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Equal Employment Opportunity Commission v. Wal-Mart Stores Texas, LLC

United States District Court, S.D. Texas, Houston Division

December 17, 2019




         The Equal Employment Opportunity Commission ("EEOC" or "Plaintiff") filed this action against Wal-Mart Stores Texas, LLC ("Defendant") alleging disability discrimination in violation of the Americans with Disabilities Act of 1990 ("ADA") . Pending before the court is Plaintiff EEOC's Opposed Motion to Quash and for Protective Order from Defendant's Written Discovery Concerning Conciliation ("Plaintiff's Motion to Quash") (Docket Entry No. 25). For the reasons explained below, Plaintiff's Motion to Quash will be granted in part and denied in part, and the parties will be permitted to supplement their briefing on Defendant's Opposed Motion to Stay and Compel Conciliation ("Defendant's Motion to Stay") (Docket Entry No. 29) after additional discovery.

         I. Factual and Procedural Background

         Plaintiff brings this action on behalf of Jesse Landry, a congenital amputee who lacks a right hand and forearm.[1] Defendant interviewed Landry for a stocker position on July 14, 2018.[2]Plaintiff alleges that the manager conducting the interview informed Landry that she could not do the job due to her disability and ended the interview.[3] Landry filed a charge of discrimination with Plaintiff in October of 2015.[4] Plaintiff investigated the charge and on May 14, 2018, sent Defendant a letter that concluded there was reasonable cause to believe Defendant had violated the law.[5] Plaintiff alleges it attempted to settle the case through conciliation, but Defendant alleges that the "EEOC wholly failed to properly engage in the conciliation process in good faith . . . . "[6]In September of 2018 Plaintiff determined that conciliation had failed, and Plaintiff filed this action on September 24, 2018.[7]

         Defendant served discovery requests on Plaintiff that included requests for admission and interrogatories related to the parties' pre-suit conciliation discussions.[8] Defendant requested that Plaintiff admit facts related to whether Defendant had been informed of Landry's specific disability, the parties' settlement negotiations, and Plaintiff's communications with Landry during those negotiations.[9] Plaintiff filed its Motion asking the court to quash discovery and to enter a protective order against the discovery requests on October 25, 2019.[10] Defendant responded on November 14, 2019, [11] and Plaintiff replied on November 20, 2019.[12]Defendant has also submitted its motion requesting the court stay the action and compel conciliation.[13]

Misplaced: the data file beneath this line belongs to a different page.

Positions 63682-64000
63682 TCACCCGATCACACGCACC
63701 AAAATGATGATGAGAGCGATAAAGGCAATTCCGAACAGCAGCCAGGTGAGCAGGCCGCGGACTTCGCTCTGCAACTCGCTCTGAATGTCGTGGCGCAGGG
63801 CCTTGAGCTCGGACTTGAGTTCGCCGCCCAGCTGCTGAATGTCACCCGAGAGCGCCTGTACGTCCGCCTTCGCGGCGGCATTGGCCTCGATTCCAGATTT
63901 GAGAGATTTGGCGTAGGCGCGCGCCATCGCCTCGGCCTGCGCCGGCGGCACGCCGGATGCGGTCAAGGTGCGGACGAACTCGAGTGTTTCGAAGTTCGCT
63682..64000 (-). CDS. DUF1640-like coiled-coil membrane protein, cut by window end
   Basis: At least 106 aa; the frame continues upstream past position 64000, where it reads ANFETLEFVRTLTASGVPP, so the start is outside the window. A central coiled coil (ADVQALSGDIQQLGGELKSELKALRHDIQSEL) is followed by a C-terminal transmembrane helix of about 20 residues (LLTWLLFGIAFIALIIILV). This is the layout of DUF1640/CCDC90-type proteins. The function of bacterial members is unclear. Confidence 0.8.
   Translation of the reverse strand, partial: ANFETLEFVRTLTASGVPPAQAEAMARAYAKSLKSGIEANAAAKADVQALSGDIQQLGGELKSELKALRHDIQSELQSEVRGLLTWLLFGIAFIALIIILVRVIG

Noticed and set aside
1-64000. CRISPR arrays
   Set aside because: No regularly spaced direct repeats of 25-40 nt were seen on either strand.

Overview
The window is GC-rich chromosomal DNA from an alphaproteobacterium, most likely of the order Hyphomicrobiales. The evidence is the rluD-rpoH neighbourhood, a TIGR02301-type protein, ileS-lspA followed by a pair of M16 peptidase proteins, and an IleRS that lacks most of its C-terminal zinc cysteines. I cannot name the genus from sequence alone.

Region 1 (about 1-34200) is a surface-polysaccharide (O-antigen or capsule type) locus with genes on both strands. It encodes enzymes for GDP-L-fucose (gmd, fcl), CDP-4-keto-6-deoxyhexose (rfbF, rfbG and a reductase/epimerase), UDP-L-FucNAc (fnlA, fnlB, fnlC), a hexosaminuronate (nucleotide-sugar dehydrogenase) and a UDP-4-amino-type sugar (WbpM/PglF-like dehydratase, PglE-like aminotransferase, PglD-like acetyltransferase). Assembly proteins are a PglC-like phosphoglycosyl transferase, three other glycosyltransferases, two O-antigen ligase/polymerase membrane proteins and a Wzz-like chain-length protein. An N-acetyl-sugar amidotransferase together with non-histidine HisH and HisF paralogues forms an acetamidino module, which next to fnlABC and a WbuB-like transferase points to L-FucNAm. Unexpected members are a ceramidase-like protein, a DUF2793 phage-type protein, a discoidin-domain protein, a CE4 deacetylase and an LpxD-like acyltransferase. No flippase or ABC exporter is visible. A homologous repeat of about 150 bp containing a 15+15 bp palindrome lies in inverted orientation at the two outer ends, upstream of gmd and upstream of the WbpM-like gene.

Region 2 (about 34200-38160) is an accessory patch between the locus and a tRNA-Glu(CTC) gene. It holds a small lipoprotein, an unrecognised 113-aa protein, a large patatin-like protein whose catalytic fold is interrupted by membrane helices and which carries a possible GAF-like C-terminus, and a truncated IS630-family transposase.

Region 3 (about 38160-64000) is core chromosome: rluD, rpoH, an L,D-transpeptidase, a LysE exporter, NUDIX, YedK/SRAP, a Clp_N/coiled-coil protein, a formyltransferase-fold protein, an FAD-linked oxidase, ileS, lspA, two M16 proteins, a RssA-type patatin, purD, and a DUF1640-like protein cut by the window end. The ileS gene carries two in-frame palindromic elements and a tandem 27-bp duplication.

II. Law and Analysis

         Federal Rule of Civil Procedure 26(c) permits parties from whom discovery is sought to move for a protective order. Fed.R.Civ.P. 26(c) (1). If there is good cause for protection, the court may prohibit the requested discovery or limit inquiry into certain matters. Fed.R.Civ.P. 26(c) (A), (D). Plaintiff seeks protection against Defendant's requested discovery as to actions taken and discussions held during conciliation. Plaintiff argues that the Supreme Court's decision in Mach Mining, LLC v. E.E.O.C., 135 S.Ct. 1645 (2015), sharply limits the scope of review and therefore discovery of the conciliation process, and that Defendant's requested discovery exceeds that limited scope.[14]Defendant responds that Mach Mining allows narrowly tailored discovery of conciliation and that its requests fall within that scope.[15]

         Title VII of the Civil Rights Act, which the ADA incorporates by reference, allows the EEOC to sue employers on behalf of individuals who have been discriminated against. 29 U.S.C. § 794a; 42 U.S.C. § 2000e-5 (b). As a mandatory precondition to the lawsuit, however, the EEOC must first attempt to resolve the issue through "informal methods of conference, conciliation, and persuasion." 42 U.S.C. § 2000e-5(b); Mach Mining, 135 S.Ct. at 1651. In Mach Mining the Court held that fulfillment of this precondition is subject to limited judicial review. 135 S.Ct. at 1652-53. To fulfill the mandatory precondition for conciliation under § 2000e-5(b) "the EEOC must inform the employer about the specific allegation," describing "both what the employer has done and which employees (or what class of employees) have suffered as a result." Mach Mining, 135 S.Ct. at 1655-56. The EEOC must then "try to engage the employer in some form of discussion . . so as to give the employer an opportunity to remedy the allegedly discriminatory practice." Id. at 1656. Judicial review of conciliation is limited to whether these requirements were met and excludes review of statements made or positions taken during the attempted discussions. Id. This limitation is necessary to give effect to the statute's requirement that the informal conciliation process not be disclosed to the public or used as evidence in a subsequent proceeding. Id. at 1655; see 42 U.S.C. § 2000e-5(b).